In trailing and semierect blackberries, and black raspberries, you can use a perforated, polyethylene ground cover (“weed mat”) as a mulch for weed control in the row (Figure 20). This type of mulch doesn’t work well in erect blackberries or red raspberries that produce primocanes from the roots because the weed mat inhibits new primocane growth. Install the weed mat prior to or just after planting by placing it over the row or raised bed and overlapping the edges. Stake down the edges or use soil to hold them down. Cut an “X” or a 6–inch-diameter circle in the plastic where each plant will be set, and plant through the holes. You can also lay down the weed mat just after you plant, feel for the plants under the plastic, and then to carefully cut the holes. Even though weed mat is perforated, it is best to use drip irrigation underneath it to ensure plants get enough irrigation water, particularly when grown on raised beds.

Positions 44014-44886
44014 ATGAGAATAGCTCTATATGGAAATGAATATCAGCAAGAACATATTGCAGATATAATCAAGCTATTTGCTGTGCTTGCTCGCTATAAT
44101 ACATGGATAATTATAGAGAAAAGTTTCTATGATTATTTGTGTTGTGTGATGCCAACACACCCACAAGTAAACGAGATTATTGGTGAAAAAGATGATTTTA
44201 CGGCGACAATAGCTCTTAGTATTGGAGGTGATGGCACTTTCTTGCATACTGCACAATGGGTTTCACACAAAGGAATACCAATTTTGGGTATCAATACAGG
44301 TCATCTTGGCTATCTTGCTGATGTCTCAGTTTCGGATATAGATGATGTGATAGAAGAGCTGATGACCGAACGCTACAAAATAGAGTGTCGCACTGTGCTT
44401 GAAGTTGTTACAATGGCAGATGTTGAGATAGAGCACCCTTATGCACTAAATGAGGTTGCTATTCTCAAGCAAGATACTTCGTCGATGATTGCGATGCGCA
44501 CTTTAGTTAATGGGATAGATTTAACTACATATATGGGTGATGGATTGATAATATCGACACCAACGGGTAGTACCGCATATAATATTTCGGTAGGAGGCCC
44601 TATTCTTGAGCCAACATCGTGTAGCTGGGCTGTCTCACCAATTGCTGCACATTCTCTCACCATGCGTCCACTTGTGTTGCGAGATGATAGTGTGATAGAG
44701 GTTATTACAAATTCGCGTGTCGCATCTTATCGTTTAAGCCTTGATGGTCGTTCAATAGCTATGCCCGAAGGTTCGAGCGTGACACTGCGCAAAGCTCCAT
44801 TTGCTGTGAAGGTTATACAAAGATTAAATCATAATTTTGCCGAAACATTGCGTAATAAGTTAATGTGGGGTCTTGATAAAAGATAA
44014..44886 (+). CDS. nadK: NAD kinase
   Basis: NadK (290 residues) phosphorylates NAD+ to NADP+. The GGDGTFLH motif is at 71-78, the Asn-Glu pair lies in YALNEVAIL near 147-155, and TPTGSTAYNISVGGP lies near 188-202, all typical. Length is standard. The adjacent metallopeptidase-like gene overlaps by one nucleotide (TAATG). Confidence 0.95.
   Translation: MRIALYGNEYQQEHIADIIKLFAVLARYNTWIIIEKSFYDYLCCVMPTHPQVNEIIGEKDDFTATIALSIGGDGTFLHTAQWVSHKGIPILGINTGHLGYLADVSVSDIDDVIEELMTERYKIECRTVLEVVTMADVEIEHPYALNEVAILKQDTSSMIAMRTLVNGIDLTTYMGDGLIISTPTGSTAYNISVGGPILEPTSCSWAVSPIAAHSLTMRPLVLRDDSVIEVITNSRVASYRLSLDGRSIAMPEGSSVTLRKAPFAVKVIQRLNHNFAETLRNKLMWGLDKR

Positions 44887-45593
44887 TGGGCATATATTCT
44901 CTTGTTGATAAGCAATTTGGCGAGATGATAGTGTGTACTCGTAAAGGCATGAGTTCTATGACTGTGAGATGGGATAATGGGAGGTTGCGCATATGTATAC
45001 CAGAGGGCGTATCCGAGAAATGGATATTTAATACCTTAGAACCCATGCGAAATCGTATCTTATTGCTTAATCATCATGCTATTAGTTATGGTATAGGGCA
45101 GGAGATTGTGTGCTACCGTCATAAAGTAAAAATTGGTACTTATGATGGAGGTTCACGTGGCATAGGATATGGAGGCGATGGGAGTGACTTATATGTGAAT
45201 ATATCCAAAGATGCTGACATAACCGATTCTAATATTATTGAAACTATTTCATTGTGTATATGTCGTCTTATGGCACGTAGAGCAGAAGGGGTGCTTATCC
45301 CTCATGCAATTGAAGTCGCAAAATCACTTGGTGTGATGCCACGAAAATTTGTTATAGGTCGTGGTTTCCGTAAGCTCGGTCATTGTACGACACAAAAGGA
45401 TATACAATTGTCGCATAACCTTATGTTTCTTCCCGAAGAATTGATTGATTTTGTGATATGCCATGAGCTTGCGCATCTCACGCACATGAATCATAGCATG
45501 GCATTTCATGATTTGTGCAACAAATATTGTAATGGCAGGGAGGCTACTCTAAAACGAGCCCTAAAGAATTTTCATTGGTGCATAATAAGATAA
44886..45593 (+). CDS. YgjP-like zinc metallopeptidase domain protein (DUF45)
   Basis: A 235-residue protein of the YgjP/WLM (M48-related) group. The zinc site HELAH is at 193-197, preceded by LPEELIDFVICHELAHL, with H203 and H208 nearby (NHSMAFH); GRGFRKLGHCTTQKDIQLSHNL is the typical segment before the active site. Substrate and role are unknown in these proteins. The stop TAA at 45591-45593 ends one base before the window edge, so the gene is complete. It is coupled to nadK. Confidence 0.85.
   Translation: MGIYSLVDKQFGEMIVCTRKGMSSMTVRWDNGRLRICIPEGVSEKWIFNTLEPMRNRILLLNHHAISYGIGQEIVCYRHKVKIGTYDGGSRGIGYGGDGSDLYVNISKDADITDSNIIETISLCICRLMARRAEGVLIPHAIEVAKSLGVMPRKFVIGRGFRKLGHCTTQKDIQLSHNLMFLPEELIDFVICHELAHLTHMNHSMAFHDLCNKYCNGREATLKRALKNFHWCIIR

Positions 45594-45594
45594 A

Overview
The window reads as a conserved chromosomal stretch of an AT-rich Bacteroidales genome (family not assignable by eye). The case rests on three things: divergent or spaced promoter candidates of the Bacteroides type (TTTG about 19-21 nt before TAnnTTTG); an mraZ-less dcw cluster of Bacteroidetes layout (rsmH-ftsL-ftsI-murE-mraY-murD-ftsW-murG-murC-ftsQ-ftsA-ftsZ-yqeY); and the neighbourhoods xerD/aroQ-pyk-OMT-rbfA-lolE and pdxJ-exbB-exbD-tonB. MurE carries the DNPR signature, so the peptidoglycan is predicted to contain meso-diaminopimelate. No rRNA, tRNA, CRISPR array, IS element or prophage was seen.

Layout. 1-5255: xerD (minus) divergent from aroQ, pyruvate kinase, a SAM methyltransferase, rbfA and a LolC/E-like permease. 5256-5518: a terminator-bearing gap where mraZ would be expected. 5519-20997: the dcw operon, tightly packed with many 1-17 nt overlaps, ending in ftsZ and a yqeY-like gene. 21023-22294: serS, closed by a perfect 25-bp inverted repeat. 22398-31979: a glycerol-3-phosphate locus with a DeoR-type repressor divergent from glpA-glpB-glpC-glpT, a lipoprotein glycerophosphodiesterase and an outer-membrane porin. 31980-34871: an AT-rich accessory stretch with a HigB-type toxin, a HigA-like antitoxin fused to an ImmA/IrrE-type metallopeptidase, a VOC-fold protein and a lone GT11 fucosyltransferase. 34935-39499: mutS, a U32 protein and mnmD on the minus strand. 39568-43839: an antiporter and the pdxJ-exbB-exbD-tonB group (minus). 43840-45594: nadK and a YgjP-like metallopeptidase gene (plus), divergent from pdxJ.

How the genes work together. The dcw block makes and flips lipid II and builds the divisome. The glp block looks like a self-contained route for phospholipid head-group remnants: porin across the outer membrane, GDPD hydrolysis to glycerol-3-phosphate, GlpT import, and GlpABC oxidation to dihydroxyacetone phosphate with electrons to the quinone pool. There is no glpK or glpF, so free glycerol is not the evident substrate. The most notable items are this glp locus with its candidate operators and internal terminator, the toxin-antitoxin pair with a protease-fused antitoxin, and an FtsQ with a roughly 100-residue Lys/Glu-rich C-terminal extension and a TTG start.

For chemical weed control, check with your county office of the OSU Extension Service or a garden or farm supply store for herbicides registered for use on raspberry or blackberry plantings. Not all herbicides are registered for all crops.
You will also want to manage weeds between the rows (the aisles) so that they do not spread into the area with your berry plants. The aisles can be cultivated and kept as bare soil or seeded with grass or another cover crop. If you are growing relatively few berry plants in your home garden, you may find it more practical to use other materials between your rows, such as bark mulch, wood chips, or straw. See Commercial Red Raspberry Production in the Pacific Northwest (PNW 598) for more detailed information on using cover crops in berry production systems.
Refer to the PNW Plant Disease Management Handbook for more detailed information on weed control and specific weeds.